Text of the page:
December 25, 2014 12:05 AM | 479 views | 0 0 comments | 2 2 recommendations | email to a friend | print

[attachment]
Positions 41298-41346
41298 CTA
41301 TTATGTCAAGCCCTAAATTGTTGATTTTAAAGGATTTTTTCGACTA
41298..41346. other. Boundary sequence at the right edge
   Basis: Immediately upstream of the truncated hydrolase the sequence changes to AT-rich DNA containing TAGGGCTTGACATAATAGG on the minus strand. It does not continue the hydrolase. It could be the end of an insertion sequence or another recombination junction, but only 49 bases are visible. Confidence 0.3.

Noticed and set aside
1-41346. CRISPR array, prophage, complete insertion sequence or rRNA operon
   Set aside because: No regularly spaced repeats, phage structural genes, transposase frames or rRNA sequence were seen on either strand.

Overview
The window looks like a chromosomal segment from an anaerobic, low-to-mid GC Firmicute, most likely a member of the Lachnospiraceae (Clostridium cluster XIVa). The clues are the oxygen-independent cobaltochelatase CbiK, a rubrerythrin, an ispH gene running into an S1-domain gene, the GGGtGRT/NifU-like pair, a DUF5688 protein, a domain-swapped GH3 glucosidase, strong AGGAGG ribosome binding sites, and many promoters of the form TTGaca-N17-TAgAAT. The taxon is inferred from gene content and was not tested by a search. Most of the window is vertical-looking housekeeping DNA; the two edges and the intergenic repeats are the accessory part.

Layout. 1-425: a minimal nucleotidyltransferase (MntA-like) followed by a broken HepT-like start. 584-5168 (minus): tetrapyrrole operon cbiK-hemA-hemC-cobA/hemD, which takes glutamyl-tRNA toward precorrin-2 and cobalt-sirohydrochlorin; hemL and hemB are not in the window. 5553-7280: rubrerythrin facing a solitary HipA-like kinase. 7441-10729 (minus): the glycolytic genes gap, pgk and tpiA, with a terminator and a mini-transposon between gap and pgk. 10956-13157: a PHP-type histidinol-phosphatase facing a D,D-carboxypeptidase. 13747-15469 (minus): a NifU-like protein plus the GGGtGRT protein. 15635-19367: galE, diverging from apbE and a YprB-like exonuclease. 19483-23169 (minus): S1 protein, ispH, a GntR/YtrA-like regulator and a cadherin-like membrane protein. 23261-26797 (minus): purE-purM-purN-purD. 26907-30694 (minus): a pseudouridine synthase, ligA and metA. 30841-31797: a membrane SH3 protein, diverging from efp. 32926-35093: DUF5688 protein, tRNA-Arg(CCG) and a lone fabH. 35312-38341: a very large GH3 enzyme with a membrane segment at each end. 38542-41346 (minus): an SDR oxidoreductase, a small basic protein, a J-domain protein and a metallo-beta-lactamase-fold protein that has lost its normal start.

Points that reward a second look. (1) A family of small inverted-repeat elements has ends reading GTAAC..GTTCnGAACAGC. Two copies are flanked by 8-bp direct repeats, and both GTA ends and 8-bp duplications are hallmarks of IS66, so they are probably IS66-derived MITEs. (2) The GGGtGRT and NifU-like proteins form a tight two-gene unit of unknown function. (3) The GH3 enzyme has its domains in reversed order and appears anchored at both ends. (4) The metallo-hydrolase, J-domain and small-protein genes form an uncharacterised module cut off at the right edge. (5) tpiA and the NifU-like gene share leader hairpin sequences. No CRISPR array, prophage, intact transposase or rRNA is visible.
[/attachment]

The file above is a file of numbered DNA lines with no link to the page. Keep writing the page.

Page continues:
Georgia Sports Writers Association All-State Football Team All-Classification Player of the Year: AJ Gray, Washington County, Sr. Class AAAAAA Offensive Player of the Year: Sihiem King, Colquitt County, Sr. Defensive Player of the Year: Julian Rochester, McEachern, Jr. Coach of the Year: Rush Propst, Colquitt County First team Offense QB Bailey Hockman, McEachern, Soph., 6-3, 215 RB Sihiem King, Colquitt County, Sr., 5-8, 172 RB Tyray Devezin, Etowah, Soph., 5-9, 170 REC T.J. Rahming, McEachern, Sr., 5-9, 160 REC Preston Williams, Lovejoy, Sr., 6-3, 185 REC Kyle Davis, Archer, Jr., 6-3, 220 OL Mitch Hyatt, North Gwinnett, Sr., 6-6, 280 OL Alfred Brown, Colquitt County, Sr., 6-4, 260 OL Chuma Edoga, McEachern, Sr., 6-3, 280 OL Brad Morgan, Etowah, Sr., 6-5, 270 OL Kaleb Kim, Mill Creek, Sr., 6-4, 280 K Alex Barbir, South Forsyth, Jr., 5-9, 185 ATH Kylil Carter, South Cobb, Sr., 5-11, 210 Defense DL Julian Rochester, McEachern, Jr., 6-6, 285 DL Scott Morgan, Etowah, Sr., 6-5, 277 DL D’Andre Walker, Lan. Hughes, Sr., 6-3, 220 DL Justin Young, Grayson, Sr., 6-4, 265 LB Bull Barge, Colquitt County, Sr, 5-11, 215 LB Quarte Sapp, Milton, Sr., 6-2, 215 LB Adonis Thomas, Cent. Gwinnett, Sr., 6-4, 220 LB Montavious Atkinson, Lan. Hughes, Sr., 6-1, 205 DB Dylan Singleton, Archer, Jr., 5-11, 185 DB Stuart Head, Etowah, Soph., 6-4, 185 DB Josh Norwood, Valdosta, Sr., 6-0, 165 DB Isaiah Pryor, Archer, Jr., 6-2, 190 P Ian Shannon, Marietta, Sr., 6-4, 190 RET Malik Henry, Tift County, Sr., 6-0, 175 Second team Offense QB John Urzua, North Gwinnett, Sr., 6-3, 175 RB Delvin Weems, Tucker, Sr., 5-9, 195 RB Sheldon Evans, Roswell, Soph., 5-10, 205 REC Andrew Harris, Cherokee, Sr., 6-1, 180 REC Tyler Smith, McEachern, Soph., 5-10, 170 REC Josh Imatorbhebhe, N. Gwinnett, Jr., 6-2, 200 OL Max Kemper, Pope, Sr., 6-4, 300 OL Nick Wilson, Milton, Sr., 6-2, 290 OL Trey Derouen, Parkview, Sr., 6-4, 309 OL Tavares Tate, Westlake, Jr., 6-2, 280 OL Chris Barnes, Lee County, Jr., 6-4, 285 K Ethan Suda, Milton, Jr., 5-11, 175 ATH Brittain Brown, Cherokee, Jr., 6-1, 190 Defense DL Nick Steinhaus, Milton, Sr., 6-0, 230 DL Jamaal Angrish, Westlake, Sr., 6-1, 215 DL Andrew Butcher, Alpharetta, Sr., 6-3, 250 DL Robbie Armstrong, Archer, Sr., 6-0, 245 LB Michael Bean, Cherokee, Sr., 6-2, 225 LB Quintin Hampton, Colquitt Co., Sr., 5-11, 225 LB Mohamed Barry, Grayson, Sr., 6-2, 220 LB Quinn Miller, Archer, Soph., 6-1, 220 DB Nigel Warrior, Westlake, Jr., 6-2, 190 DB C.J. Mayes, Dacula, Sr., 5-8, 175 DB Duke Shelley, Tucker, Sr., 5-9, 160 DB Kenyan Houston, Lan. Hughes, Sr., 5-9, 170 P Austin McGuigan, Grayson, Jr., 6-1, 230 RET Jeremy Johnson, Lambert, Sr., 5-10, 170 Honorable mentions: WR Major Bellamy, Central Gwinnett, Jr.; DB Montrell Custis, Lovejoy, Sr.; ATH Daniel David, Mill Creek, Sr.; LB Daniel Fennell, Grayson, Sr.; RB Sonny Harris, Hillgrove, Sr.; REC Daniel Imatorbhebhe, North Gwinnett, Sr.; QB Romario Johnson, Newton, Jr.; QB Austin King, Alpharetta, Sr.; RB Tyler LaFlamme, South Forsyth, Sr.; LB Tre’ Lamar, Roswell, Jr.; DL Jonathan Ledbetter, Tucker, Sr.; QB Garet Morrell, Lee County, Jr.; QB Chase Parrish, Colquitt County, Jr.; QB Tyler Queen, North Cobb, Sr.; DB Dejon Rowe, Alpharetta, Jr.; DL Anree Saint-Amour, North Gwinnett, Sr.; QB Gabe Tiller, Archer, Sr.; ATH Jamyest Williams, Archer, Soph.; DL Maurice Williams, Tucker, Sr.; QB Matthew Wilson, Hillgrove, Jr. Class AAAAA Offensive Player of the Year: Jake Fromm, Houston County, Soph. Defensive Player of the Year: Natrez Patrick, Mays, Sr. Coach of the Year: Kevin Kinsler, Northside-Warner Robins First team Offense QB Jake Fromm, Houston Co., Soph., 6-2, 215 RB Russell Halimon, Allatoona, Jr., 5-9, 185 RB Willie Jordan, Northside-WR, Sr., 6-1, 230 REC Darion Anderson, Houston Co., Jr., 6-1, 170 REC Nick Singleton, Jones Co., Soph., 5-10, 175 REC Chris Williamson, Gainesville, Sr., 6-1, 187 OL Brandon Sandifer, Northside-WR, Sr., 6-5, 300 OL Dallas Warmack, Mays, Sr., 6-5, 305 OL Venzell Boulware, Creekside, Sr., 6-3, 295 OL Bailey Sharp, Sprayberry, Sr., 6-5, 292 OL Cole Minshew, Coffee, Sr., 6-6, 320 K Justin Alonso, Northside-WR, Jr., 5-10, 160 ATH TaQuon Marshall, Harris Co., Sr., 5-10, 167 Defense DL Derrick Brown, Lanier, Jr., 6-4, 285 DL Torrez Finney, Jones County, Jr., 5-8, 205 DL Natrez Patrick, Mays, Sr., 6-2, 260 DL Chauncey Rivers, Stephenson, Sr., 6-2, 255 LB Bryson Armstrong, Kell, Jr., 5-11, 190 LB Mekhi Brown, Carver-Columbus, Sr., 6-6, 220 LB Will Kemp, Allatoona, Sr., 5-10, 180 LB J.D. Sosebee, Gainesville, Sr., 6-0, 220 DB Stefan Ball, Lanier, Sr., 5-10, 170 DB Aaron Williams, Carver-Atlanta, Sr., 6-0, 185 DB Steven Houzah, Lakeside-Evans, Sr., 5-10, 170 DB Khalil Brooks, Mays, Sr., 5-11, 185 P Rodrigo Blankenship, Sprayberry, Sr., 6-1, 190 RET Isaac Zico, Alexander, Sr., 6-2, 185 Second team Offense QB Mikey Gonzalez, Gainesville, Sr., 5-10, 185 RB Tae Crowder, Harris County, Sr., 6-3, 220 RB Marquis Terry, Drew, Sr., 5-8, 175 REC Jalen Wilkerson, Coffee, Sr., 6-4, 230 REC Jai Creamer, Rome, Jr., 6-4, 215 REC Zach Nichols, Allatoona, Sr., 6-0, 186 OL Quentin Stanford, Northside-WR, Sr., 6-2, 310 OL Trey Perkins, Jones County, Sr., 6-4, 300 OL Darius Anderson, Mundy’s Mill, Sr., 6-3, 300 OL Conor Brumfield, Allatoona, Sr., 6-4, 235 OL Benaiah Everett, Ware County, Sr., 6-0, 270 K Jordan Strevig, Houston County, Sr., 6-1, 185 ATH Jawon Pass, Carver-Columbus, Jr., 6-5, 225 Defense DL Isaiah Johnson, Northside-WR, Sr., 6-5, 290 DL Charles Wiley, Stockbridge, Jr., 6-4, 237 DL Trae Philpots, Creekside, Sr., 6-2, 230 DL Jonathan Greenard, Hiram, Sr., 6-4, 220 LB Tobias Little, Mays, Jr., 6-1, 230 LB Joshua Moon, Creekside, Sr., 6-0, 185 LB Mike McCain, Kell, Jr., 5-11, 195 LB Jay Lott, Coffee, Sr., 5-10, 192 DB Sammy Burley, Ware County, Sr., 6-1, 183 DB Rayshawn McCall, Clarke Central, Jr., 5-9, 165 DB Tae Daley, Northside-WR, Soph., 5-10, 170 DB Marquez Callaway, Warner Robins, Jr., 6-3, 180 P Shawn Davis, Union Grove, Sr., 6-3, 210 RET Meco Jackson, Miller Grove, Sr., 5-9, 170 Honorable mentions: QB Asahnia Aderhold, Mays, Sr.; OL Nick Buchanan, Dunwoody, Sr.; WR DeParis Carter, Mays, Sr.; DL Rosheem Collins, Ware County, Sr.; DL Titus Davis, Stockbridge; RB CeCe Green, Winder-Barrow, Jr.; OL Marquel Harrell, Creekside, Sr.; QB Bradley Hunnicutt, Jones County, Sr.; QB Conner Larson, Allatoona, Sr.; RB Artemus Mitchell, Stockbridge, Sr.; QB Brian Moore, Cambridge, Sr.; ATH Joseph Newman, Drew, Jr.; DB Kameron Pena, Allatoona, Sr.; RB Tyler Pippins, Ola, Sr.; WR L.J. Pope, South Paulding, Jr.; DL Stephone Raybon, Warner Robins, Sr.; OL Steven Robinet, Houston County, Sr.; QB Cameron Rosendahl, Kell, Sr.; WR Justin Strozier, Woodland-Stockbridge, Sr.; QB Peyton Veraldi, Dalton, Sr. Class AAAA Offensive Player of the Year: Kawon Bryant, North Oconee, Sr. Defensive Player of the Year: Trenton Thompson, Westover, Sr. Coach of the Year: Jess Simpson, Buford First team Offense QB Trevor Lawrence, Cartersville, Fr., 6-3, 180 RB Kawon Bryant, North Oconee, Sr., 5-9, 205 RB Shannon Brooks, Pickens, Sr., 5-10, 200 REC Justin Smith, West Laurens, Sr., 6-6, 200 REC Keyston Fuller, Griffin, Sr., 5-11, 175 REC Terrius Callahan, Cartersville, Jr., 6-0, 160 OL Nick Polino, Buford, Sr., 6-4, 270 OL E.J. Hurley, Sandy Creek, Sr., 6-2, 325 OL Hunter Holland, Buford, Sr., 6-3, 280 OL Sage Hardin, Marist, Sr., 6-6, 260 OL Chad Nelson, St. Pius X, Jr., 6-3, 250 K Joey Gogol, Marist, Sr., 6-0, 180 ATH Eric Swinney, Sandy Creek, Sr., 5-10, 185 Defense DL Shug Frazier, Buford, Jr., 6-3, 320 DL Kenneth Brinson, Marist, Sr., 6-3, 220 DL Trenton Thompson, Westover, Sr., 6-4, 300 DL Ben Cleveland, Stephens County, Jr., 6-6, 325 LB Joshua Thomas, Buford, Sr., 5-11, 200 LB Tyler Reed, Cartersville, Jr., 6-2, 225 LB Max Richardson, Woodward Acad., Jr., 6-0, 225 LB Austin Smith, Buford, Sr., 6-3, 230 DB Richard LeCounte, Liberty Co., Soph., 6-0, 160 DB David Curry, Buford, Sr., 6-1, 195 DB Keri Brown, Mary Persons, Sr., 5-8, 180 DB Arrington Farrar, Woodward Acad., Sr., 6-2, 200 P Cristian Ramirez, Carrollton, Sr., 6-1, 200 RET Elijah Holyfield, Woodward Acad., Jr., 5-11, 200 Second team Offense QB Anforne Stroud, Griffin, Sr., 6-0, 185 RB Kentavious Thomas, Baldwin, Sr., 5-10, 205 RB Malik Miller, Griffin, Sr., 5-10, 200 REC Antonio Gibson, Eagle’s Landing, Jr., 6-2, 200 REC Isaac Nauta, Buford, Jr., 6-5, 240 REC Christian Owens, Griffin, Sr., 6-5, 215 OL Chandler Tuitt, Sandy Creek, Jr., 6-4, 275 OL Brackin Smith, North Oconee, Sr., 6-3, 262 OL Tyler Camp, Mary Persons, Sr., 6-3, 290 OL Brodarious Hamm, Spalding, Jr., 6-5, 315 OL Mitch Mathes, Troup, Sr., 6-3, 290 K Bryan Villa, Northwest Whitfield, Sr., 5-6, 150 ATH Kalin Heath, Cartersville, Sr., 6-3, 185 Defense DL Brandon Berry, Griffin, Sr., 6-5, 230 DL Demarcus Davis, Mary Persons, Sr., 6-2, 225 DL Arthur Holmes, Eastside, Sr., 6-1, 225 DL DL Quay Picou, Buford, Sr., 6-3, 287 LB Matthew Turner, West Laurens, Sr., 5-10, 180 LB Jeremiah Littles, Wayne County, Jr., 6-2, 225 LB Ian Hayes, Ridgeland, Sr., 6-2, 220 LB Trent Sellers, Sandy Creek, Sr., 6-4, 230 DB Ernest Harris, TCC, Sr., 6-2, 180 DB Zantravious Shields, N. Oconee, Sr., 5-10, 185 DB Brian O’Reilly, St. Pius X, Sr., 6-0, 180 DB Javon Jackson, Sandy Creek, Jr., 5-11, 180 P Hunter Roberson, Wayne County, Sr., 6-0, 200 RET Victor Bodison, Bainbridge, Sr., 5-8, 145 Honorable mentions: WR Malik Bledsoe, Mary Persons, Sr.; RB Darius Bradford, West Laurens, Soph.; QB Andre Brown, Columbia, Sr.; DL Austin Bryant, Thomas County Central, Sr.; DB Cole Coker, North Oconee, Sr.; DB Aaron Dore, Eagle’s Landing, Sr.; ATH Wesley Fields, Americus-Sumter, Sr.; TE Cameron Fannon, St. Pius X, Sr.; LB Marcus Gaines, Cairo, Sr.; ATH Xavier Gantt, Buford, Jr.; RB Jeremiah Hill, Cairo, Sr.; OL Jake Ingram, Gilmer, Sr.; RB Anfernee Jordan, Wayne County, Sr.; QB Mason Long, Stephens County, Sr.; QB Cameron Maddox, Locust Grove, Jr.; QB Garrel Quainton, Warner Robins, Sr.; QB Jes Sutherland, Woodward Academy, Sr.; DL Malik Taylor, Cairo, Jr.; RB Christian Wafford, Whitewater, Sr.; ATH Dalton Wilson, St. Pius X, Sr. Class AAA Offensive Player of the Year: Kaelan Riley, Calhoun, Jr. Defensive Player of the Year: Will Coneway, Washington County, Sr. Coach of the Year: Hal Lamb, Calhoun First team Offense QB Kaelan Riley, Calhoun, Jr., 6-4, 205 RB Labron Morris, Cedar Grove, Jr., 5-10, 185 RB Devyn Collins, Pepperell, Jr., 5-7, 180 REC Dalton Hill, Jefferson, Sr., 6-1, 175 REC Orenzo Smith, Maynard Jackson, Jr., 6-1, 175 REC TJ Skelton, Jefferson, Sr., 6-1, 185 OL Ken Allen, Elbert County, Sr., 6-1, 280 OL Jack Defoor, Calhoun, Jr., 6-4, 260 OL Caleb Chandler, Jefferson, Soph., 6-4, 280 OL Cody McPeek, Fannin County, Sr., 6-4, 320 OL Will Bryan, Franklin County, Sr., 6-3, 280 K Bradley Hodgson, West Hall, Sr., 5-11, 170 ATH AJ Gray, Washington County, Sr., 6-2, 220 Defense DL Logan Hunt, Washington County, Sr., 6-0, 230 DL Antwaun Jackson, Cedar Grove, Jr., 6-4, 240 DL Marterious Allen, Hart County, Sr., 6-2, 250 DL Michail Carter, Jackson, Jr., 6-3, 310 LB Will Coneway, Washington Co., Sr., 5-11, 200 LB Austin Bennett, Calhoun, Sr., 6-0, 185 LB Pat Jasinski, Blessed Trinity, Sr., 6-2, 200 LB Jireh Wilson, Calhoun, Jr., 6-1, 200 DB Tyrique McGhee, Peach County, Jr., 5-11, 175 DB Will Conley, Calhoun, Sr., 6-0, 190 DB Cam Young, Dodge County, Jr., 6-1, 185 DB Tradd Porter, Jefferson, Sr., 6-0, 180 P Anthony Lotti, West Hall, Jr., 6-1, 190 RET Terry Godwin, Callaway, Sr., 6-0, 170 Second team Offense QB Evan Shirreffs, Jefferson, Sr., 6-6, 197 RB Eddie Culpepper, Callaway, Sr., 5-11, 180 RB Zay Malcome, Westminster, Soph., 5-3, 150 REC Anthony Turner, Hart County, Jr., 6-3, 200 REC Jailyn Ingram, Morgan County, Jr., 6-5, 220 REC Terrell Carter, Pierce County, Sr., 5-6, 145 OL Jacoby Jackson, Lumpkin County, Sr., 6-4, 290 OL Clifford Bouza, Peach County, Sr., 5-8, 195 OL Robert Walters, Maynard Jackson, Sr., 6-4, 295 OL Tobias Hagins, Appling County, Sr., 6-3, 280 OL Emmanuel Lemon, Kendrick, Jr., 6-3, 320 K Mitchell Rostowsky, Blessed Trinity, Sr., 6-4, 165 ATH Kwon Williams, West Hall, Jr., 6-0, 180 Defense DL Max Whitlock, Central-Carrollton, Jr., 5-11, 210 DL Quint Nash, Central-Macon, Sr., 6-0, 235 DL Landon Rice, Calhoun, Sr., 6-5, 255 DL James Traylor, Cook, Sr., 5-11, 300 LB Jaleel Laguins, Oconee County, Jr., 6-2, 210 LB Garrett Dupuis, Blessed Trinity, Jr., 6-0, 205 LB Charlie Trense, Westminster, Sr., 6-0, 200 LB Caleb Turner, Pierce County, Sr., 6-0, 191 DB Marquez Sanford, Westside-Macon, Sr., 5-11, 170 DB Vincente Thompkins, Laney, Jr., 6-0, 170 DB Mecole Hardman, Elbert County, Jr., 5-11, 175 DB Kendrick Robinson, Jefferson, Sr., 5-9, 155 P Blake Gillikin, Westminster, Jr., 6-2, 190 RET Torrance Marable, Towers, Jr., 5-8, 170 Honorable mentions: ATH Marcus Childers, Adairsville, Sr.; QB Conor Davis, Blessed Trinity, Jr.; QB Cameron Fouch, Hart County, Sr.; ATH Josh Henderson, Pierce County, Sr.; RB Sidnee Johnson, Adairsville, Jr.; ATH Thomas Lester, Sr.; QB Jacob Lewis, Jackson County, Sr.; ATH Wesley Long, Central-Carrollton, Sr.; RB Keyshawn Lowe, Peach County, Sr.; QB Hinton McConkey, North Murray, Sr.; DB Malcolm Mitchell, Banks County, Sr.; DL Zach Morris, Ringgold, Sr.; DL Jacorey Polite, Jenkins, Sr.; RB Rantious Reed, Elbert County, Sr.; RB Milton Shelton, Blessed Trinity, Jr.; DL Mitch Tanner, Dodge County, Sr.; QB Devin Watson, East Hall, Sr.; LB Tim White, Elbert County, Sr.; RB Sammy Williams, Jefferson, Sr.; DL Dontae Wilson, Jefferson, Soph. Class AA Offensive Player of the Year: Brad Stewart, Benedictine Defensive Player of the Year: Roquan Smith, Macon County Coach of the Year: Danny Britt, Benedictine First team Offense QB Stevie Powers, Benedictine, Sr., 6-1, 175 RB Micah Abernathy, GAC, Sr., 6-1, 190 RB Duranta Dunson, Heard County, Sr., 5-9, 175 REC Exavius Medlock, Brooks Co., Sr., 5-11, 165 REC Darius Slayton, GAC, Sr., 6-2, 185 REC Brad Stewart, Benedictine, Sr., 6-2, 190 OL Levi Brown, Heard County, Sr., 6-4, 275 OL James Banister, Lamar County, Sr., 6-0, 250 OL Sanders Creech, Benedictine, Jr., 6-0, 230 OL Allen Robinson, Thomasville, Sr., 6-2, 248 OL Jose Yanez, Macon County, Sr., 6-2, 255 K Samuel Sloman, Pace Academy, Jr., 5-8, 175 ATH Gerald Morgan, Fitzgerald, Sr., 6-2, 190 Defense DL Arden Key, Hapeville Charter, Sr., 6-6, 230 DL Josh Eason, Vidalia, Sr., 5-11, 250 DL Tremond Ferrell, Washington-Wilkes, Sr., 6-1, 270 DL Anthony Trinh, Pace Academy, Jr., 6-2, 235 LB Roquan Smith, Macon County, Sr., 6-2, 210 LB Nathan McBride, Vidalia, Soph., 6-3, 215 LB Paul Carothers, GAC, Sr., 6-1, 225 LB Dax Bishop, Model, Sr., 5-11, 220 DB Jay Bowdry, Thomasville, Sr., 5-11, 184 DB Zach Scott, Benedictine, Sr., 5-11, 185 DB Charlie Woerner, Rabun County, Jr., 6-5, 220 DB Jordan Black, Vidalia, Sr., 6-1, 185 P Adam King, Benedictine, Soph., 5-10, 170 RET Drell Greene, Bacon County, Sr., 6-0, 185 Second team Offense QB Joseph Mancuso, Union County, Jr., 6-4, 200 RB Darnell Holland, Bowdon, Sr., 5-10, 175 RB Nakyle Watkins, Model, Sr., 5-10, 212 REC Justin Phan, Greater Atlanta Christian, Sr., 5-7, 140 REC Trey Graham, Fitzgerald, Sr., 5-11, 171 REC Will Geraghty, Lovett, Sr., 6-5, 230 OL Damien Kemp, Greene County, Sr., 6-6, 290 OL Kaleb Ogles, Coosa, Sr., 6-0, 300 OL Nikita Fair, Washington-Wilkes, Sr., 6-5, 290 OL Patrick Kearns, Darlington, Jr., 6-4, 260 OL Matthew Voyles, Benedictine, Sr., 5-10, 190 K Andres Aparico, Greene County, Sr., 5-9, 165 ATH Deshawn Waller, B.E.S.T. Academy, Sr., 5-11, 190 Defense DL Garrison Williams, Monticello, Sr., 6-1, 240 DL Phillip Burke, Benedictine, Sr., 6-0, 225 DL Matt Brown, Heard County, Jr., 6-3, 215 DL Demone Kemp, Greene County, Sr., 6-4, 270 LB Tyler Cooksey, GAC, Sr., 6-3, 225 LB Brooks Busby, Darlington, Sr., 6-0, 220 LB Chase Barnett, Union County, Sr., 5-11, 200 LB Daylan Williams, Jefferson County, Sr., 6-0, 220 DB Chris Marshall, Coosa, Sr., 5-9, 180 DB Tron Folsom, Bacon County, Sr., 6-2, 193 DB Brian Rhodes, Screven County, Sr., 5-5, 150 DB Kemble LaGuines, Washington-Wilkes, Jr., 6-2, 170 P Taylor Goettie, Oconee County, Soph., 5-10, 170 RET Maurio Moore, Chatt. County, Sr., 5-11, 180 Honorable mentions: QB Willie Candler, Lovett, Sr.; LB Tru’Self Cooper, Benedictine, Jr.; LB Joseph Daniels, Macon County, Sr.; RB Trey Edge, Darlington, Sr.; RB Isaiah Foster, Chattooga, Soph.; ATH Jermany Hawkins, Screven County, Jr.; WR Devontae Hudson, Macon County, Sr.; ATH John Kennedy, Benedictine, Soph.; RB J.D. King, Fitzgerald, Soph.; DL Bryson Lamboy, Coosa, Sr.; QB K’hari Lane, Macon County, Soph.; QB Davis Mills, Greater Atlanta Christian, Soph.; ATH Hakeem Montgomery, Temple, Sr.; LB Jack Muller, Benedictine, Sr.; TE Robert Muschamp, Darlington, Sr.; RB Desmond Parker, Pelham, Sr.; RB Daulton Pope, Bremen, Sr.; RB Juan Tucker, Lamar County, Jr.; DL Malik Walker, Macon County, Jr.; RB Justin Ware, Coosa, Jr. Class A Offensive Player of the Year: Dorian Walker, Mount Paran Christian Defensive Player of the Year: Nick Sbravati, Mount Paran Christian Coach of the Year: Mitch Jordan, Mount Paran Christian First team Offense QB Aaron Winchester, Mount Pisgah, Sr., 6-1, 175 RB Ruben Garnett, Aquinas, Sr., 5-10, 170 RB Dorian Walker, Mount Paran, Sr., 6-1, 182 REC Lorenzo Smothers, Marion County, Jr., 5-8, 165 REC Emoni Williams, Mount Paran, Sr., 5-7, 160 REC Ben Miller, Mount Pisgah, Sr., 5-10, 170 OL Ryan Meneely, ELCA, Sr., 6-2, 300 OL Zach Boyer, Commerce, Sr., 5-11, 255 OL Stephen Bedosky, Landmark, Jr., 6-3, 260 OL Rob Kraeling, Prince Avenue, Jr., 6-8, 250 OL Carter Smith, Mount Paran, Sr., 6-1, 235 K Colton Lichtenberg, Sav. Country Day, Sr., 5-10, 180 ATH Tra Minter, Schley County, Sr., 5-8, 190 Defense DL Will Evans, Aquinas, Jr., 6-2, 260 DL Devin Adams, Hawkinsville, Sr., 5-11, 235 DL Tyrone Riley, Calvary Day, Sr., 6-6, 230 DL Royce Owens, Hawkinsville, Sr., 6-1, 195 LB Chase Burdette, ELCA, Sr., 6-0, 215 LB Taylor Hardigree, Athens Christian, Sr., 6-0, 220 LB Nick Sbravati, Mount Paran, Sr., 6-0, 185 LB Jonathan Ward, Tattnall Square, Sr., 6-1, 210 DB DeAndre Bowman, Pacelli, Jr., 5-9, 170 DB Reed Massey, Mount Paran, Sr., 6-0, 175 DB Davis Reynolds, ELCA, Sr., 5-11, 191 DB A.J. Keene, Calvary Day, Sr., 5-9, 165 P Ben Holt, Brookstone, Sr., 6-0, 180 RET J.J. Battle, Tattnall Square, Sr., 5-8, 175 Second team Offense QB Liam Welch, Aquinas, Jr., 6-2, 185 RB Michael Sutton, ECI, Sr., 5-11, 185 RB Robert Heyward, Calvary Day, Sr., 6-0, 190 REC Zach Jones, Strong Rock, Sr., 5-10, 178 REC Jacob Harper, Hebron Christian, Sr., 6-0, 160 REC Kordell Braxton, Brookstone, Jr., 5-8, 170 OL Napoleon Williams, Aquinas, Sr., 6-1, 260 OL Chris Rehak, Pacelli, Sr., 6-1, 325 OL Cam Morgan, Irwin County, Sr., 6-3, 275 OL Phillip Dunn, Tattnall Square, Sr., 6-0, 240 OL Chandler Reeces, ELCA, Jr., 6-6, 250 K Justin Thompson, Aquinas, Sr., 5-10, 150 ATH Jakyron Young, Irwin County, Sr., 5-11, 166 Defense DL Chauncey Manac, Clinch County, Jr., 6-3, 230 DL Elester Shedrick, Calhoun County, Sr., 6-0, 245 DL Christian Rodgers, Tattnall Square, Soph., 6-0, 220 DL Derek Benoit, Commerce, Sr., 6-2, 250 LB Ben Davis, Pacelli, Jr., 6-1, 205 LB Anthony Jackson, Charlton County, Sr., 6-4, 210 LB Derrick Lawrence, Marion County, Sr., 6-3, 185 LB DJ Pollard, Irwin County, Jr., 5-5, 160 DB Mikal Marble, Pacelli, Jr., 6-4, 195 DB Cornelius Taylor, Claxton, Sr., 6-1, 185 DB Octavis Johnson, Clinch County, Sr., 6-0, 185 DB Daniel Lindsey, Aquinas, Sr., 5-9, 165 P Daniel Weaver, First Pres. Day, Jr., 6-3, 180 RET Quantavious Jones, Wilkinson Co., Sr., 5-11, 190 Honorable mentions: QB Jake Allen, Mount Paran, Sr.; OL Levi Cribb, Charlton County, Sr.; ATH A.J. Cummings, St. Francis, Sr.; ATH Jonah Doster, Prince Avenue Christian, Sr.; QB Dustin Eckert, Marion County, Sr.; RB Chanin Hamilton, Dooly County, Sr.; ATH Tyree Johnson, Atkinson County, Sr.; ATH Carson Leatherwood, Mount de Sales, Sr.; RB T.J. Lowe-Foston, Georgia Military College, Sr.; QB Stockton McGuire, Landmark Christian, Jr.; LB Gary McRae, Randolph-Clay, Sr.; LB Zack Ragle, Prince Avenue Christian, Jr.; LB Griffin Scott, Aquinas, Sr.; ATH Warren Singletary, Hawkinsville, Sr.; RB Lofton Tidwell, Landmark Christian, Soph.; RB Mathew Turner, Mt. Zion-Carroll, Sr.; ATH Jameson Vest, Our Lady of Mercy, Sr.; LB Jalen Wade, Lincoln County, Sr.; ATH O’Showen Williams, Stratford, Jr.; DL Keshun Wright, Hawkinsville, Sr.